The two economic challenges that the government currently faces are inflation and lack of job creation. The current trend of inflation is ironically ‘fuelled by’ the petrol diesel price hike! India has seen close to 110 per cent hike in excise duty on fuel. This has now resulted in prices of fuel crossing record high levels.
This as expected has had a cascading effect on consumer good and commodity prices. The repo rate revision by the Reserve Bank of India (RBI) coming after four years is nothing but an acceptance by the central bank of the country that an inflationary trend is there to stay.
The monetary policy committee or MPC announced this rate hike on Wednesday. This was somewhat unexpected. RBI Governor Urjit Patel said, “The MPC felt there was enough uncertainty to stick to the neutral stance and yet respond to the risks to inflation target that have emerged in the recent months.”
The MPC’s decision to hike policy rates comes against the backdrop of rising inflation, higher oil prices and a weaker currency.
The committee expects retail inflation at 4.8-4.9 per cent in the first half of the year and at 4.7 per cent in the second half of the year. Retail inflation, which the MPC targets, stood at 4.58 per cent in April. Core inflation rose to a near four-year high of 6 per cent.
The MPC is targeting to maintain inflation in a band of 4 (+/- 2) per cent. Since the last policy review, oil prices have risen by close to 12 per cent and the rupee has depreciated nearly 3 per cent. A major upside risk to inflation has materialised due to higher oil prices, noted the MPC. It added that there has been a ‘significant rise’ in household inflation expectations which could feed into wages and input costs.
Meanwhile, growth has recovered along expected lines even though it remains supported by government spending. GDP growth rose to 7.7 per cent in the fourth quarter of financial year 2017-18 compared to 7 per cent in the third quarter.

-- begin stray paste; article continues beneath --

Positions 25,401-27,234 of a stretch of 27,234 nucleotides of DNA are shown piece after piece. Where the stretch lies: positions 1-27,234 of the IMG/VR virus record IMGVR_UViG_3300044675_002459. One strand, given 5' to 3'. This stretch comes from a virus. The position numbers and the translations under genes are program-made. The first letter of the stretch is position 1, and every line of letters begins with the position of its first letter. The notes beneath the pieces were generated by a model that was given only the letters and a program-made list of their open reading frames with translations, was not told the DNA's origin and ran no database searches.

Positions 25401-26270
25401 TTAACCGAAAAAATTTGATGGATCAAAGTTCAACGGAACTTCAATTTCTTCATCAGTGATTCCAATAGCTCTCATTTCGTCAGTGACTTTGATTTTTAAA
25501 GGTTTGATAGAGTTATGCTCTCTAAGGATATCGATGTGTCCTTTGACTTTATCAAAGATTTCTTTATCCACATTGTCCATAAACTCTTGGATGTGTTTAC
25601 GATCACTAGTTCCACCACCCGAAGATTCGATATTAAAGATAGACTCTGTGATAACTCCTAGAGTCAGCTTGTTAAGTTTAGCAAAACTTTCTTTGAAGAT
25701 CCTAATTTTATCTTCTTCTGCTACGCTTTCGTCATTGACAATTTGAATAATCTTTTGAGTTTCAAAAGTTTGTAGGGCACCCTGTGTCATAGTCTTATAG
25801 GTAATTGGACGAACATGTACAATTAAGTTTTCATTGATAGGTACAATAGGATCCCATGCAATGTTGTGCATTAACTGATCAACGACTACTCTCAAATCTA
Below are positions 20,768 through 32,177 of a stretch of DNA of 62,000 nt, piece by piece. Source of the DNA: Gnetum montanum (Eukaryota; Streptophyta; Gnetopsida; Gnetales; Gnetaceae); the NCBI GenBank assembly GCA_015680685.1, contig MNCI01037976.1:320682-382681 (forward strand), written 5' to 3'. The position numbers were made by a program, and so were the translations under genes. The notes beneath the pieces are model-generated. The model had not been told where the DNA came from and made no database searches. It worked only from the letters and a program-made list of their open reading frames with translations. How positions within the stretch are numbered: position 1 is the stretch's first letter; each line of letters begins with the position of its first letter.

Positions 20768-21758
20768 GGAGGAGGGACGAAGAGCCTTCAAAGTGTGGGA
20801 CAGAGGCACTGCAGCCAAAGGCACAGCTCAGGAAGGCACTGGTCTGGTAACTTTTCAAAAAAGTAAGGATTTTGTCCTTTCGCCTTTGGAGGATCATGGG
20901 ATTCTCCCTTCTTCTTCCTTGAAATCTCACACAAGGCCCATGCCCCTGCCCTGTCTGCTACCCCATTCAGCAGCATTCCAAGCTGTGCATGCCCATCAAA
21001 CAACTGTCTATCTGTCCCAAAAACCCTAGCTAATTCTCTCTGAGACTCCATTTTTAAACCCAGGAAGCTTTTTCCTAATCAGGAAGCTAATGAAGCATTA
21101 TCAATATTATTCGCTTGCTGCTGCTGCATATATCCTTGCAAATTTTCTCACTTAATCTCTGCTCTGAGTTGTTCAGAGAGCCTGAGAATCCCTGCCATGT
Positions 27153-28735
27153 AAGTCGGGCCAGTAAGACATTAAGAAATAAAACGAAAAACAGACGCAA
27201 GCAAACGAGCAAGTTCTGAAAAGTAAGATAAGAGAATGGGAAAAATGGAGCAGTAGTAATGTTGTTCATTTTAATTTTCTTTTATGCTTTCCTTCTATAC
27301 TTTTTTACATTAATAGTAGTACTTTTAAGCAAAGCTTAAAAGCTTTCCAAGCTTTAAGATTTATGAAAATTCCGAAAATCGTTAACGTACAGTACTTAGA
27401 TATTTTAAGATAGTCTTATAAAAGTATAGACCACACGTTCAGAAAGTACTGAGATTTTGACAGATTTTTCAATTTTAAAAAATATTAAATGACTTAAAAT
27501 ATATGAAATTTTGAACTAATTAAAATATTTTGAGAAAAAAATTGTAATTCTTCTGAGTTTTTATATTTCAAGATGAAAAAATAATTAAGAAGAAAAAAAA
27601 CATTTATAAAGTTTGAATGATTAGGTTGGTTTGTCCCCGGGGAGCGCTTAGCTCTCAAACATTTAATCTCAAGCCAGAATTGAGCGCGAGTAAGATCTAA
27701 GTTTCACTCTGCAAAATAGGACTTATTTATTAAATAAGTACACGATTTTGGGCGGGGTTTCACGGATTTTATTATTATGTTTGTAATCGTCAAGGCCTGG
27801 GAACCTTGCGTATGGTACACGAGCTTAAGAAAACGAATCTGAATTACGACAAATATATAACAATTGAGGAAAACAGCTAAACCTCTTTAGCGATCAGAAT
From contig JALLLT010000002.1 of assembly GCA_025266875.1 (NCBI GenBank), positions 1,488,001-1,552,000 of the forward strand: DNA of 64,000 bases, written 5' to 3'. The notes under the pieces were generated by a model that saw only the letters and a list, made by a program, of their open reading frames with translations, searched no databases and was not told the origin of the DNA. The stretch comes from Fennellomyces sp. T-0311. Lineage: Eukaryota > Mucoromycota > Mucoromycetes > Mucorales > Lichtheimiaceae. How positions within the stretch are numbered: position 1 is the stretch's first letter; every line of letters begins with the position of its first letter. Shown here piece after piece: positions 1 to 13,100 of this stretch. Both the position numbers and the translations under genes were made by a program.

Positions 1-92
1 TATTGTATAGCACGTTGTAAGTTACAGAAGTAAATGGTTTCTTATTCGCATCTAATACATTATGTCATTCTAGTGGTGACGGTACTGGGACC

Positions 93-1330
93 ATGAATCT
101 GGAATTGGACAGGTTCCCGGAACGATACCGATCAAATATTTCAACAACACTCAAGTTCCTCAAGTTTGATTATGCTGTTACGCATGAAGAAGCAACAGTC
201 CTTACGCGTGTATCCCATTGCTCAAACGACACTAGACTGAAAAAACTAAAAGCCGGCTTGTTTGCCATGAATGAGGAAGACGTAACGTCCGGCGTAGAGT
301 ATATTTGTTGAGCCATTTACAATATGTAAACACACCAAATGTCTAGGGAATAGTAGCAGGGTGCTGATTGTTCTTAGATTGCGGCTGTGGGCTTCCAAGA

The MPC sees GDP growth at 7.4 per cent in FY19. Investment activity is recovering well and could receive a further boost from resolution of stressed assets, the MPC noted.
As reported by a leading economic news website, Indian sovereign bonds slipped and the rupee advanced after the policy announcement. The yield on the benchmark 10-year bonds jumped to as high as 7.92 per cent, before paring its advance to 7.89 percent. The rupee swung between gains and losses before trading 0.1 per cent higher at 67.07 per dollar.
When asked whether the central bank will use interest rates to defend the currency, the RBI governor said that domestic monetary policy will be dictated by the inflation framework. The RBI allowed banks to spread April-June mark-to-market losses over four quarters, starting from three months ended June 2018.
The circular in this regard will be issued within a week, the RBI said.
“It has been decided to grant banks the option to spread the mark-to-market (MTM) losses on investments held in Available for Sale (AFS) and Held for Trading (HFT) portfolio for the quarter ending June 30, 2018, equally over a period of four quarters, commencing from the quarter ending June 30, 2018,” said the RBI’s statement on developmental and regulatory policies.
This means the consumers will have to pay higher for their home loans or other loans and generally, inflation will continue. How to offset this by creating job opportunities and achieving higher growth is the challenge the government has to now meet.